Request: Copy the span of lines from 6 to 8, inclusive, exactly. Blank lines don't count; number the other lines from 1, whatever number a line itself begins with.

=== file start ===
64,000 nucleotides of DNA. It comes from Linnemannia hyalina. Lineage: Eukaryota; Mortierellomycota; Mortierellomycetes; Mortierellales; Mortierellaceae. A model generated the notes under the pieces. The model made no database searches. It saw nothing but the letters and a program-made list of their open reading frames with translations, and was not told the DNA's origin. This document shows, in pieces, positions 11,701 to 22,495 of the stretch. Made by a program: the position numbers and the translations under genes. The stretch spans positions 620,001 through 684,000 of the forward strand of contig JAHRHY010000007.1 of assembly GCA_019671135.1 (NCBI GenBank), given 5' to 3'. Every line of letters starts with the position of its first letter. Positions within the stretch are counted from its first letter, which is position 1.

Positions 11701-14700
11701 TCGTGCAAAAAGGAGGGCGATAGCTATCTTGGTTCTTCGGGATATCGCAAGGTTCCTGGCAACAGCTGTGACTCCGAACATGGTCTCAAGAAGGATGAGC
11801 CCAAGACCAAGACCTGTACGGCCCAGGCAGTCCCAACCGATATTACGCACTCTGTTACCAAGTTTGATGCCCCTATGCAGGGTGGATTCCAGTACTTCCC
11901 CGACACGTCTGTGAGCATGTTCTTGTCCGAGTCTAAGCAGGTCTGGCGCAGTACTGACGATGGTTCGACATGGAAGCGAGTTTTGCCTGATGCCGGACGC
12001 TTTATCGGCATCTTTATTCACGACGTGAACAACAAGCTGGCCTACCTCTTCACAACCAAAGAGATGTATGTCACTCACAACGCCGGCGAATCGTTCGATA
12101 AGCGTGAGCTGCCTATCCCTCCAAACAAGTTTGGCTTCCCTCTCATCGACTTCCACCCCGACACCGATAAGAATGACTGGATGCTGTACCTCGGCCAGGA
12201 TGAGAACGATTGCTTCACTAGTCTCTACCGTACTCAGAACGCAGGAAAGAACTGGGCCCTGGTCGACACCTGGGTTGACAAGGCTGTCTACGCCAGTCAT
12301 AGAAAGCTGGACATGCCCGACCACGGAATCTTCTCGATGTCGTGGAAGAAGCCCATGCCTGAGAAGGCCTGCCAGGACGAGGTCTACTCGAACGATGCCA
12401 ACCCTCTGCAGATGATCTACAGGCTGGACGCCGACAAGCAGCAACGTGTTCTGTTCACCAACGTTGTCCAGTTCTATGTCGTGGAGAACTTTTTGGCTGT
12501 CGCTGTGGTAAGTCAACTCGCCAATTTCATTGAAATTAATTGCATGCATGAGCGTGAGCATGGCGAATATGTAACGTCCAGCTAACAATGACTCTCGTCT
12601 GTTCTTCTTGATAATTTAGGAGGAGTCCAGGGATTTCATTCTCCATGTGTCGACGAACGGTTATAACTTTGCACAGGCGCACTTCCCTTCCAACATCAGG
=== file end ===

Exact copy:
12001 TTTATCGGCATCTTTATTCACGACGTGAACAACAAGCTGGCCTACCTCTTCACAACCAAAGAGATGTATGTCACTCACAACGCCGGCGAATCGTTCGATA
12101 AGCGTGAGCTGCCTATCCCTCCAAACAAGTTTGGCTTCCCTCTCATCGACTTCCACCCCGACACCGATAAGAATGACTGGATGCTGTACCTCGGCCAGGA
12201 TGAGAACGATTGCTTCACTAGTCTCTACCGTACTCAGAACGCAGGAAAGAACTGGGCCCTGGTCGACACCTGGGTTGACAAGGCTGTCTACGCCAGTCAT